Renewables are gaining popularity, but is their cyber resilience being guaranteed to ensure their victory?
Governments worldwide have ensured their national climate change strategies are clear. There must be an energy transition, one that sees significantly reduced use of fossil fuels, and a movement into alternative, greener sources, in line with global environmental, social and governance (ESG) targets. The Middle East is a key player in this global strategy, with renewable energy targets amongst various countries ranging between 15-50% of power generation in 2030 (1). The UAE, for example, is committing USD 163 billion as part of its decarbonization strategy, along with Saudi Arabia recently announcing it will double its previous investment intentions to more than USD 190 billion as part of “The Saudi Green Initiative” (2).
In the bid to keep up with fast growing demand, the pressure for cutting-edge innovation and rapid commercialization of technologies is being required. Cyber resilience, and managing the associated risks, must be embraced in the energy transition paradigm, to ensure a smarter, carbon-neutral future can be achieved and maintained. This will ensure the integrity of truly socially responsible change.
The technology behind current multi-million dollar energy projects worldwide is confidently addressing critical energy challenges, such as efficiency and decarbonization by utilizing more data analytics. The newer SCADA systems, provide smart fully integrated renewable solutions, however they introduce more vulnerabilities than traditional systems due to being increasingly digitally interconnected (greater attack surface) and reliant on embryonic software and hardware. In addition, the energy sector continues to face a variety of escalating cyber-attacks, from ransomware threats (Colonial Pipeline; 2021) to insider risks. The Ponemon Report found in 2022 that companies in the Middle East and Africa experience the most insider incidents globally (3). Despite increased threat levels, less than half of renewable energy firms surveyed in Saudi Arabia and the UAE in 2021 noted a cyber resilience strategy in place, with two-thirds of the IT executives stating they had postponed or cancelled a digital transformation initiative in the last year due to cyber risk (4).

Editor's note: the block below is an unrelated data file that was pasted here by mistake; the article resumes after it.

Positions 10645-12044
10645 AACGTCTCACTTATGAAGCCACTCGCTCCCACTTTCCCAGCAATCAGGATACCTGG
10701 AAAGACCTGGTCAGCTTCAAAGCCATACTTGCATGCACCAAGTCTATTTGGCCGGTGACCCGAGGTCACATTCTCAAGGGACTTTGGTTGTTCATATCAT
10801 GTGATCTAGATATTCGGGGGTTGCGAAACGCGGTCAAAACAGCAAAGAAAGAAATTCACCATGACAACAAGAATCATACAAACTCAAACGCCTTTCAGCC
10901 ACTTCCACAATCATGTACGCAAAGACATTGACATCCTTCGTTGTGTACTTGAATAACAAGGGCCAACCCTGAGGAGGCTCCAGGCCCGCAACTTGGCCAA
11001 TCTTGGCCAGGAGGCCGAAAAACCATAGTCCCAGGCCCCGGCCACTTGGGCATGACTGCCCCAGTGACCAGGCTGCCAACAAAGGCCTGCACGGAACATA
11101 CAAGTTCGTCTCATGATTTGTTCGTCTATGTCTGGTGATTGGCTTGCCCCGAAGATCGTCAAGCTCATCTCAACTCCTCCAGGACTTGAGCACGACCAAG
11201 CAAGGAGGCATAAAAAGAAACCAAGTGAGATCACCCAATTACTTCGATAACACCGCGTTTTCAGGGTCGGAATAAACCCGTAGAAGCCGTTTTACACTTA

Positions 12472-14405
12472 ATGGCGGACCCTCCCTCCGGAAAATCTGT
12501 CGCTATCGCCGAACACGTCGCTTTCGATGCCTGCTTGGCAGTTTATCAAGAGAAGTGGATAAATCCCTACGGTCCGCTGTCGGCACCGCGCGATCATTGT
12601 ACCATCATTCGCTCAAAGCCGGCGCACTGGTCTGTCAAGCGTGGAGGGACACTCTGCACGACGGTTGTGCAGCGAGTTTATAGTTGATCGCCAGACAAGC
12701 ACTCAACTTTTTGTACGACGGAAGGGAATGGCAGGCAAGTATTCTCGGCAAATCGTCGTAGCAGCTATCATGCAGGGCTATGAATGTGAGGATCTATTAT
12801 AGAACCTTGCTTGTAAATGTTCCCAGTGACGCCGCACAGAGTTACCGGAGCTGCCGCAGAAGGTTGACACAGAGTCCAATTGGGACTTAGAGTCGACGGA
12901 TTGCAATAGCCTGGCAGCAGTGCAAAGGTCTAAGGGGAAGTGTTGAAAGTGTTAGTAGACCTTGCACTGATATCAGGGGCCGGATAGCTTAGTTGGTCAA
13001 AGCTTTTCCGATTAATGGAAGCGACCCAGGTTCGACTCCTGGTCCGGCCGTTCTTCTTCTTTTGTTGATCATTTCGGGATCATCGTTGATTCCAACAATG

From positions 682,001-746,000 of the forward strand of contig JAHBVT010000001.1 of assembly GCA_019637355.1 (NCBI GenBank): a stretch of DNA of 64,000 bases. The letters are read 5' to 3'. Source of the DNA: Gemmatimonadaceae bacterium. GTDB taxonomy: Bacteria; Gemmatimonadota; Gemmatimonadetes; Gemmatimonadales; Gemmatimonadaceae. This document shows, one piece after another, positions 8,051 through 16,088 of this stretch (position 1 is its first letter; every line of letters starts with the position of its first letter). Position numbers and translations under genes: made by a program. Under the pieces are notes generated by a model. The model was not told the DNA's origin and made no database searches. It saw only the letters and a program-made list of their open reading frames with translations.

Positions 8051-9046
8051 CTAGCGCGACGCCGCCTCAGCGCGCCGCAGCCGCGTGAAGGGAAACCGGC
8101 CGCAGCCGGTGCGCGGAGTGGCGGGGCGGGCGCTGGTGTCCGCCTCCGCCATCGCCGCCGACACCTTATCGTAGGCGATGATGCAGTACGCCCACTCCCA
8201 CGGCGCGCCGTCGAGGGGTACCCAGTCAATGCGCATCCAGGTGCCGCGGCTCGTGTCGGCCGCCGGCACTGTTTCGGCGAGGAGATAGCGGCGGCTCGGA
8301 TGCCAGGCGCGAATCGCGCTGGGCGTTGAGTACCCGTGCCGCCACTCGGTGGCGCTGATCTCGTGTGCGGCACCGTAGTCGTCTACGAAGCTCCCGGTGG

With this is mind, all projects require careful risk assessment, and the insurance industry can help provide frontend risk control guidance to contribute to risk management knowledge, ultimately preventing unforeseen losses and importantly lead the response and management post a cyber incident occurring, an area they have vast experience in.
Often when trying to calculate the possible fallout from a cyber incident, property damage and ensuing loss is a top concern for the energy and power sector. This is, of course, a very real exposure with previous incidents indicating the potential for physical damage loss as a result of a successful hacking attempt (i.e. Steel Mill in Germany; 2014). There are more pressing exposures, however, that the sector needs to be considering that will directly impact a project’s success. The 2021 NetDiligence Report highlighted how costly business interruption (BI) costs following a non-physical damage cyber incident can be, with the BI share of overall claims being much higher than any other cause of loss (5), leading to loss of revenue for the industry should a cyber incident occur. If a project suffers a cyber incident, entities need to contemplate how much non-damage financial loss could be experienced with each day of downtime, from a variety of scenarios, and considering a plethora of costs. These include:
Forensic investigation costs
Costs for data/system restoration or rectification (often taking up to 3 months)
Extra expenses in finding alternative ways of keeping the project operational (i.e. alternative production sites, purchasing power on the spot market)
Possible ransom payment
Penalties for failing to supply the contractually agreed power supply
Regulatory mandate to shutdown operation
Resultant loss of income